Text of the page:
FedEx, which is headquartered in my hometown of Memphis, Tennessee, is a humongous company. The fact that employees are driven around its campuses in shuttles and there is yet a lot of walking involved in getting to and from the varied work sites attests to this. Needless to say, the excessive walking in composite or steel-toed shoes that FedEx employees are distributed and required to wear takes a toll on employees’ feet, particularly when the noted shoes are new or when they are not broken into, and considering especially that FedEx employees must stand throughout the duration of their shifts. It is among the reasons, I’m certain, that FedEx’s turnover rate exceeds 90% (despite the company’s great benefits), which creates mega challenges for FedEx’s HR personnel, I'm certain. Mail and courier delivery is an essential service, however, and those who deliver should work smart and efficient with the least possible hardship. Changes to the FedEx campus would enable this, while improving processes, decreasing likelihood of employee injury and damage to freight and company costs for replacing damaged items and nursing injured employees.
Re-Designing the Matrix and other Elements of the FedEx Campus
Delivery of Freight Directly to Planes (and Freight Trucks) via Conveyor Belts
Freight should and can be sent directly to proper airplanes via conveyor belts* within enclosed bridges with proper central heat and air ventilation (*Portable conveyor belts should additionally be utilized in all freight trucks to facilitate the loading of freight). Loading and driving cans and other freight containers to and from planes is not only excessively laborious, it is a flawed and unnecessary system. Yep, FedEx could do away with all of their cans and all of the tugs that move them. They should preserve a few cargo vans, however, in the probably unlikely event that a conveyor belt extending to a plane completely malfunctions and could not be immediately restored. Employees who screen packages coming into the planes via the noted conveyor belts would be stationed in vestibules near the planes' entrances. The noted vestibules would be grounded and each would have an elevator for carrying employees to and from their work areas and for carrying packages erroneously sent to any plane down to an awaiting cargo vehicle for delivery to its proper locality or back to the matrix for re-loading. Employees who facilitate plane loading processes would be driven to and retrieved from the planes where they’ll work via company shuttles.
FedEx employees would no longer be required to work in cold and inclement weather or to walk and/or lift often significantly heavy packages several feet to a can, a repetitive motion that is likely the source of most employee injuries. The prescribed system would only require FedEx employees to load packages onto the conveyor belts, to double check packages coming down conveyor belts into the screening area of each plane to be certain that they have been sent to the proper plane, and to shift portable conveyor belts to which the packages would be routed that would gently drop and stack the packages into proper areas of each plane, in a manner similar to the conveyor belt in this video.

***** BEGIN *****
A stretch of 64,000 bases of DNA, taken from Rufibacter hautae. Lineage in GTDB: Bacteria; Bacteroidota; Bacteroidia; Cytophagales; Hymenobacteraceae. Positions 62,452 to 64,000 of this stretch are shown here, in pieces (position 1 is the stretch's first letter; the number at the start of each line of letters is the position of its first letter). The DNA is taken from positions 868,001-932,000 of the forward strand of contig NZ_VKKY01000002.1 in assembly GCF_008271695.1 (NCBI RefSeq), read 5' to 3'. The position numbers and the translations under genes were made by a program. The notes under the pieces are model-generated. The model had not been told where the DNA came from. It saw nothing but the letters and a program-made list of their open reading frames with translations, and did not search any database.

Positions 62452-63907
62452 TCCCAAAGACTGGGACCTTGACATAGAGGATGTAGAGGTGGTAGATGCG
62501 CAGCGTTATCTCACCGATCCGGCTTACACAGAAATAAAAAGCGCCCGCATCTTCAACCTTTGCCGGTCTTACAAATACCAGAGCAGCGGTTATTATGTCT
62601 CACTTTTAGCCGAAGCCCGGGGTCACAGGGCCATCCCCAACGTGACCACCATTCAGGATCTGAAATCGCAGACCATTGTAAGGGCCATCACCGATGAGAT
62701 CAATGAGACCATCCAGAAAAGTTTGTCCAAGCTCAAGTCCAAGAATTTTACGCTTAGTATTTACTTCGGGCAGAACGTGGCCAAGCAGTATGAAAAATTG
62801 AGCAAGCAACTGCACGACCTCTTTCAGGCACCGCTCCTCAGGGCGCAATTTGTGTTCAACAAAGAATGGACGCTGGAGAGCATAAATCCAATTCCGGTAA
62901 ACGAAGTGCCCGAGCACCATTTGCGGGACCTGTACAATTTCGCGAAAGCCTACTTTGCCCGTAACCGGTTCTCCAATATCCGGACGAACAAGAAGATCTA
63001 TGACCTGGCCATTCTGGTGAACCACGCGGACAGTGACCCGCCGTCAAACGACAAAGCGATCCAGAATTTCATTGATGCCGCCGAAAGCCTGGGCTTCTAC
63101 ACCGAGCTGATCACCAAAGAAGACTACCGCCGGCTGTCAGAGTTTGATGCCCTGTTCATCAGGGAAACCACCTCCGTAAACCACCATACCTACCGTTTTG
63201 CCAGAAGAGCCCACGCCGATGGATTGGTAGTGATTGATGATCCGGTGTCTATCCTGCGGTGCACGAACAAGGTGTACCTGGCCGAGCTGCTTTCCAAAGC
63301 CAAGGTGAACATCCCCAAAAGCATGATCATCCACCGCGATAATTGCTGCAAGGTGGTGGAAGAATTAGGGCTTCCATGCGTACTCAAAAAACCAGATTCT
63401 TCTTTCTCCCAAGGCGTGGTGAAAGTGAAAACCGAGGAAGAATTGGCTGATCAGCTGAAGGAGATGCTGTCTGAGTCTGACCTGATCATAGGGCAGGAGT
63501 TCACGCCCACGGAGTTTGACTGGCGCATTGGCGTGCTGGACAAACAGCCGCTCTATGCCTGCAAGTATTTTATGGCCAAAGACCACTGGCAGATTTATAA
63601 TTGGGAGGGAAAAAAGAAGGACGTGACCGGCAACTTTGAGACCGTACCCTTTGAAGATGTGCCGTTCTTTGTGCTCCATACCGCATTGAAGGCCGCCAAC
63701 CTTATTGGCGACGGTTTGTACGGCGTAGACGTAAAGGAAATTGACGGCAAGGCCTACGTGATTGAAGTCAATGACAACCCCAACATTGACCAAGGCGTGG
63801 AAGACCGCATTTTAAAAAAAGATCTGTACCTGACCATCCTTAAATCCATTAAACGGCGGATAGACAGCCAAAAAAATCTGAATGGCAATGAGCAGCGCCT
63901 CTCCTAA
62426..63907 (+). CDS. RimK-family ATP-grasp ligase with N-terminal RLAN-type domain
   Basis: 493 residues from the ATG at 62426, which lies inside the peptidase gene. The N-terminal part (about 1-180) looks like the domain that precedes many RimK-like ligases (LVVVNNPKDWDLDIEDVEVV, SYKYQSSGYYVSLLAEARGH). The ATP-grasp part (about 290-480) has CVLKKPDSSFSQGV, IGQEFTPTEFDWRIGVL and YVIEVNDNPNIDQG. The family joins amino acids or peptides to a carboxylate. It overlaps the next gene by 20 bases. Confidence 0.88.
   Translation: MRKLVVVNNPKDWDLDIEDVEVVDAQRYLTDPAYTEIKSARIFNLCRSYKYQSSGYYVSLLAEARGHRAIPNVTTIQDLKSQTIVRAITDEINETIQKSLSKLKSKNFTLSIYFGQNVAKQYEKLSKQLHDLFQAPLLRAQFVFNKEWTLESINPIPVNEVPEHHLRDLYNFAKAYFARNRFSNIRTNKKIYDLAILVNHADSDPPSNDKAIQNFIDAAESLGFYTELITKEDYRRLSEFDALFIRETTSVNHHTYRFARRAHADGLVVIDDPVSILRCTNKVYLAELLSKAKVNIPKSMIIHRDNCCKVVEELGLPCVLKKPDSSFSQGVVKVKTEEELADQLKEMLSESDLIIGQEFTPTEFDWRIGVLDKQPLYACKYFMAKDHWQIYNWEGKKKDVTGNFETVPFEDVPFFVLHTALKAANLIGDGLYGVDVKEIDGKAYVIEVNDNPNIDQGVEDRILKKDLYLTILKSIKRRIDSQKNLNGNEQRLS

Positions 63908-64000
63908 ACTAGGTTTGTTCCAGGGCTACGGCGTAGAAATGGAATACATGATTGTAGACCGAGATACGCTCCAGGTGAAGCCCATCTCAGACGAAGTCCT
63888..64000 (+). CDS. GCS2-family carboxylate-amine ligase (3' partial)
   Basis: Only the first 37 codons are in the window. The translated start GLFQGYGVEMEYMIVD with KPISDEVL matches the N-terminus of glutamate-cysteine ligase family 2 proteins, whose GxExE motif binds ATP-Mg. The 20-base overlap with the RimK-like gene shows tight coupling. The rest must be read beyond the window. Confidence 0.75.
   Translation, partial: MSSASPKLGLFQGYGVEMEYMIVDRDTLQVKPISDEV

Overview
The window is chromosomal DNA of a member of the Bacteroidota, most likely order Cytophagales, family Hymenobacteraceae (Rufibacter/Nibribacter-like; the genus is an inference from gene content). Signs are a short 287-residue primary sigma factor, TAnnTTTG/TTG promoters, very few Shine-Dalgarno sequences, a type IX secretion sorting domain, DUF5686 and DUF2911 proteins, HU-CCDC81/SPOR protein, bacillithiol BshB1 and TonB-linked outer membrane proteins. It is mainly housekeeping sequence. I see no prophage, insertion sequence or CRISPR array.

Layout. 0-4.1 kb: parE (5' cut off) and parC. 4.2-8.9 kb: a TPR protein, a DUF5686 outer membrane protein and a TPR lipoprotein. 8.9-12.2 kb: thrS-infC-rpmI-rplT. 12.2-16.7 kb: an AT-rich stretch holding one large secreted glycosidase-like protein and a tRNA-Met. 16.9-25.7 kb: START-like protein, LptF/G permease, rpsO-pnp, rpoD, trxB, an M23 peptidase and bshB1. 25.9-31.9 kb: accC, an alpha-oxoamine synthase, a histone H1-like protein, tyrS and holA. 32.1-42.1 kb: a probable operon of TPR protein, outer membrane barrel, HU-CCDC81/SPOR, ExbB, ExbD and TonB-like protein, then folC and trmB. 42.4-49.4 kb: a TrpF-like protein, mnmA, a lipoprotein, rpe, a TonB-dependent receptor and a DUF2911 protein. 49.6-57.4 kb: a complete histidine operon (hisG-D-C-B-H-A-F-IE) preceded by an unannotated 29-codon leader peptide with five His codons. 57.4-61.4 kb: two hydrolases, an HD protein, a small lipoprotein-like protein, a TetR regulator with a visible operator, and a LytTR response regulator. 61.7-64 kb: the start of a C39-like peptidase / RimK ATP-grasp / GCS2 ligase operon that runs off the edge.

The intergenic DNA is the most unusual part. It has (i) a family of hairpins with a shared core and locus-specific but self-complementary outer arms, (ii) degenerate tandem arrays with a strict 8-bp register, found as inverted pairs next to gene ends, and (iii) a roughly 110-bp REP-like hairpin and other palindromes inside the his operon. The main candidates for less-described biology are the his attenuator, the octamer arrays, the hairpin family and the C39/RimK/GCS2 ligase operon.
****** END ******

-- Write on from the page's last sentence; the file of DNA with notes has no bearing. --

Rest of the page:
Smart scanners and/or smart (sorting) conveyor belts that push packages with barcodes that are bound for like destinations down the same conveyor belts to the appropriate FedEx airplane would be the core of streamlining FedEx handling processes. A smart (sorting) FedEx conveyor belt would be similar to the one in the following video.
Perhaps in the near future FedEx and similar companies will utilize perfected/automatic plane and truck package loaders and/or stackers that are similar to the one in this video
Another and Perhaps Better System
Another and perhaps better system of streamlining FedEx processes would be to transport filled freight cans from the matrix into airplanes via sturdy and movable side arms on conveyor belt tables. The noted side arms would initially deliver attached plane cans* to package hand...lers in their designated work areas, noting that the middle area of the conveyor belts would transport freight to be canned. *Once a plane can reaches the locality of its designated package hand...ler, it would lock into place. If it is a square can, it would be lowered to the floor for loading with the opening facing upward while yet attached to each side of the conveyor belt tables. If the can has a curvature, it would be lowered into a cradle of like shape and size with a stand that rests on the floor. Freight would be automatically pushed into its respective can via smart scanning technology. Larger cans should have a side or top door for hand...lers to enter the cans while they are on the floor in an upward-facing position and properly shift and stack packages.